How Do You Make Conversational AI Multilingual?
For global businesses, their customer service assistance experience can be much more interactive and usable through the help of chatbots.
“Knowledge bases still exist, but how many knowledge bases have now been converted to your chatbot experience? Instead of building huge online help systems, you will be developing training data for chatbots which are data-hungry.”
One way of making chatbots multilingual is using machine translation (MT). There are multiple chatbots systems where you build your chatbot in English and then you plug in MT. However, Olga noted “you do not get the same level of user engagement with machine translation that you get with English”.
Another way is to rewrite scenarios and build a whole library of utterances for the language you build the chatbots in, rebuilding your multilingual chatbot from scratch.
“Both approaches generate substantial amounts of data to train your global chatbots. The time may come when chatbots will be trainable on unlabeled data but for now you need annotated data to train chatbots.”
Key AI Language Trends
Olga highlighted that advancements in neural machine translation (NMT) was something we could expect in the next several years, particularly for long-tail languages and domains.
“Advancements in NMT are expected and even more so when it comes to long-tail languages. The continued expansion into more remote regions automatically drives demand for translation in long-tail languages.”
As the technology evolves, it’s likely that MT will come closer to human parity and for NMT to improve when it comes to accurately capturing meaning.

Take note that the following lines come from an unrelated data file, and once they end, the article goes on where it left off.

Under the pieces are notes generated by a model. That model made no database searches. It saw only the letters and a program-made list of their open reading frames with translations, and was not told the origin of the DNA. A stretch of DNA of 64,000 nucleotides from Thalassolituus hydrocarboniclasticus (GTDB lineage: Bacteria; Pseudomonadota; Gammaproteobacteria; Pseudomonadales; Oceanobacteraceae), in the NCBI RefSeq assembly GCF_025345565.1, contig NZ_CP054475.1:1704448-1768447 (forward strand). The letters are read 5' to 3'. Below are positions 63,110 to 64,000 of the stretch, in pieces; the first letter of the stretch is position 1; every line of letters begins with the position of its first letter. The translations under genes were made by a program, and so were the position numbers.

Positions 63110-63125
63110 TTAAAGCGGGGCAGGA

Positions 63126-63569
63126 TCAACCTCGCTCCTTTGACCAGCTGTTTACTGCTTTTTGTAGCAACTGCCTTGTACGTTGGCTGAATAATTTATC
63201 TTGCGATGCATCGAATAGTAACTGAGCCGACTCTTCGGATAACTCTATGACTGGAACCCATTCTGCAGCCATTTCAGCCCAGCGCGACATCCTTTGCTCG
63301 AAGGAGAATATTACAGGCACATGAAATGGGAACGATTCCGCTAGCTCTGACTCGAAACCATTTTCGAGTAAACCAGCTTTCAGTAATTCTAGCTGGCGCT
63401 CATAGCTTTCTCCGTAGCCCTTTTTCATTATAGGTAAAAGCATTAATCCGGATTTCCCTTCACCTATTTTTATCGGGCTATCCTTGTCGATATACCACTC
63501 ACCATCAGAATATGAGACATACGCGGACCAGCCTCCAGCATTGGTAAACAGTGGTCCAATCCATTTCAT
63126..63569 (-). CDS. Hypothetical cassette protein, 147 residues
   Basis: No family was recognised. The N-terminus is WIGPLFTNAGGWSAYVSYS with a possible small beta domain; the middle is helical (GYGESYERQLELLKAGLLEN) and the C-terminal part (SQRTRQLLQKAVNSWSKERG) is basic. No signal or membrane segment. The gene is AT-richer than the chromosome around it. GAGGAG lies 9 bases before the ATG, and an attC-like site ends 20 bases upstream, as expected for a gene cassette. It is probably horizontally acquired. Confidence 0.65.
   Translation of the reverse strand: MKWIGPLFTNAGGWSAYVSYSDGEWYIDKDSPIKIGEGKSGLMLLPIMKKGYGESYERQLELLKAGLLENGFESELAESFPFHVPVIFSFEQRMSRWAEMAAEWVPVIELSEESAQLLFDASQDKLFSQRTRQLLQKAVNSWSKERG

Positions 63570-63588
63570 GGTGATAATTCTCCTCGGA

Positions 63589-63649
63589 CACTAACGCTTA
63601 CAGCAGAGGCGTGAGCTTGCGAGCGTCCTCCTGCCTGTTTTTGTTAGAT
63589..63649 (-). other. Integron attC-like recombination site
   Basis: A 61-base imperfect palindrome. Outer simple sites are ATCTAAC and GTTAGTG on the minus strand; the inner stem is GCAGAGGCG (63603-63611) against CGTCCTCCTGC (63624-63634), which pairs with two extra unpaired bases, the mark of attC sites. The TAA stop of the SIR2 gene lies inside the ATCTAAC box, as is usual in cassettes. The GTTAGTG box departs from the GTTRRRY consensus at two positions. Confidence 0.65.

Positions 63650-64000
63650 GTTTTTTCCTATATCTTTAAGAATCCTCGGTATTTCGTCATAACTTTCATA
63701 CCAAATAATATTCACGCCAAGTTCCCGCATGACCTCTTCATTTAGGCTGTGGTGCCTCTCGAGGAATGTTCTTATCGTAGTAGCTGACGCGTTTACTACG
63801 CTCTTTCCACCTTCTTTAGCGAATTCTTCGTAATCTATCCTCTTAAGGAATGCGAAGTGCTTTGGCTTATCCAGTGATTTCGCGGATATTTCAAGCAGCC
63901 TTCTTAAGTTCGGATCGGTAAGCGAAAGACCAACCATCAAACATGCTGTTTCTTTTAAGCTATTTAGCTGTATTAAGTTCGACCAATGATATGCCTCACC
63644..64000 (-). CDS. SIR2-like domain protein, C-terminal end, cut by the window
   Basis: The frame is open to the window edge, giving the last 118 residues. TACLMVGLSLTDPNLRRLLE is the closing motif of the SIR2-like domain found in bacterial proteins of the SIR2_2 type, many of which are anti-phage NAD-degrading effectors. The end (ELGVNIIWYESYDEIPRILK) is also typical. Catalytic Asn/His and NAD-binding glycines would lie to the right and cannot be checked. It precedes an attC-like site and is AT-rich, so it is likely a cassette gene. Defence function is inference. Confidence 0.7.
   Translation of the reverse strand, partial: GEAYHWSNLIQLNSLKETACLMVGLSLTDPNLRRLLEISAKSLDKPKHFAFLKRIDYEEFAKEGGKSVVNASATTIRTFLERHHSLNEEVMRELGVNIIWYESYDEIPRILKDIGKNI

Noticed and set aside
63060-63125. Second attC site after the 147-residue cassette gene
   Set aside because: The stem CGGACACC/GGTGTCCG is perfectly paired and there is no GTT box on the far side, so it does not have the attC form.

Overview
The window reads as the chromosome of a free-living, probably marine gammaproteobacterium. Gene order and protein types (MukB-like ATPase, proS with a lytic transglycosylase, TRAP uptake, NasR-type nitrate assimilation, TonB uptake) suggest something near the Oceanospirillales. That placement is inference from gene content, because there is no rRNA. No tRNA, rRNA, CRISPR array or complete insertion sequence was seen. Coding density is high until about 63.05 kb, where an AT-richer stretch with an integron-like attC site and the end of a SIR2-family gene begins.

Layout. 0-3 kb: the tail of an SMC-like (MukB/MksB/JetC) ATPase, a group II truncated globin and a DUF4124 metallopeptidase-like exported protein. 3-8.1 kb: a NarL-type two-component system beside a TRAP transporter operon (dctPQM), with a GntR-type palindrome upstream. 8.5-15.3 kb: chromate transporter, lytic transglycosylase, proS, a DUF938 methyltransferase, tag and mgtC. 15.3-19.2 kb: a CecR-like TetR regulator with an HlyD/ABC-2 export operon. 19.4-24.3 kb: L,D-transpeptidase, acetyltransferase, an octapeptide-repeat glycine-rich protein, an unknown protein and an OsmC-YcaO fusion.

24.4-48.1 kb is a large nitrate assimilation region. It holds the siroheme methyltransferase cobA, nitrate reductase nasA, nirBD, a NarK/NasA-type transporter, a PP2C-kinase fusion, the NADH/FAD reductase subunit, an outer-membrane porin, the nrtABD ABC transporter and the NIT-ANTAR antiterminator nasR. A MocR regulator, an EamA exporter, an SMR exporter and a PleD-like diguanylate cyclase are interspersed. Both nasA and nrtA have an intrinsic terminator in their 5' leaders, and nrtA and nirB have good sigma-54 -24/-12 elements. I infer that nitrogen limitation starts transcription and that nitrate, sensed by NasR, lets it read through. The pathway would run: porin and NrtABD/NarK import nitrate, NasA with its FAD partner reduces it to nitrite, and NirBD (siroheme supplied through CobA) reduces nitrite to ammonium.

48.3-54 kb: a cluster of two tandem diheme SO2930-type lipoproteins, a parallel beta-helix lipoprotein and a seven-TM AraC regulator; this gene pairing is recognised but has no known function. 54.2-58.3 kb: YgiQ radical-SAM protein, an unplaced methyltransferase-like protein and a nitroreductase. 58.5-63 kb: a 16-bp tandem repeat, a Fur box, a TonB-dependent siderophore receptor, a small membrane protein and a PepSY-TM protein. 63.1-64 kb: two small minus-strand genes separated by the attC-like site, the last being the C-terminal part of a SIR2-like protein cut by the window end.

Olga also touched upon integrating dynamically trained MT for NLP and AI-enabled work services:
“NLP is just a tiny chunk of what we can do with AI in our industry. AI is a part of the overall digital transformation in our industry. We see AI driving supply chains, AI driving logistics, the same should be happening in the language industry.”
Here’s a glossary with commonly used terms on AI in localization:
Artificial Intelligence (AI): AI is a branch of computer science that teaches machines to mimic human reasoning and human behavior.
Machine Learning (ML): ML is the actual technology base of AI. It is the technique and knowledge that enables machines to reach success, self-learn, and evolve.
Natural Language Processing (NLP): A subfield of AI and ML which applies the technique and knowledge to the analysis and creation of natural language and speech.
Natural Language Understanding (NLU): NLU is a subfield of NLP that enables an application to receive, analyze, and understand the intent of the text or speech to build and enable what feels like human-to-human interactions.
Natural Language Generation (NLG): NLG is a subfield of NLP that involves the generation of written or spoken natural language that is used to create or augment machine learning data.
Conversational AI: Conversational AI is the technology that uses NLP that allows a computer or a program to carry out conversational experiences with humans.
You might also like Welocalize’s guide to Conversational AI which contains great insights on leveraging AI-systems (like chatbots) in multiple languages to deliver great customer experience.
For more information on Welocalize AI Services, contact the team here.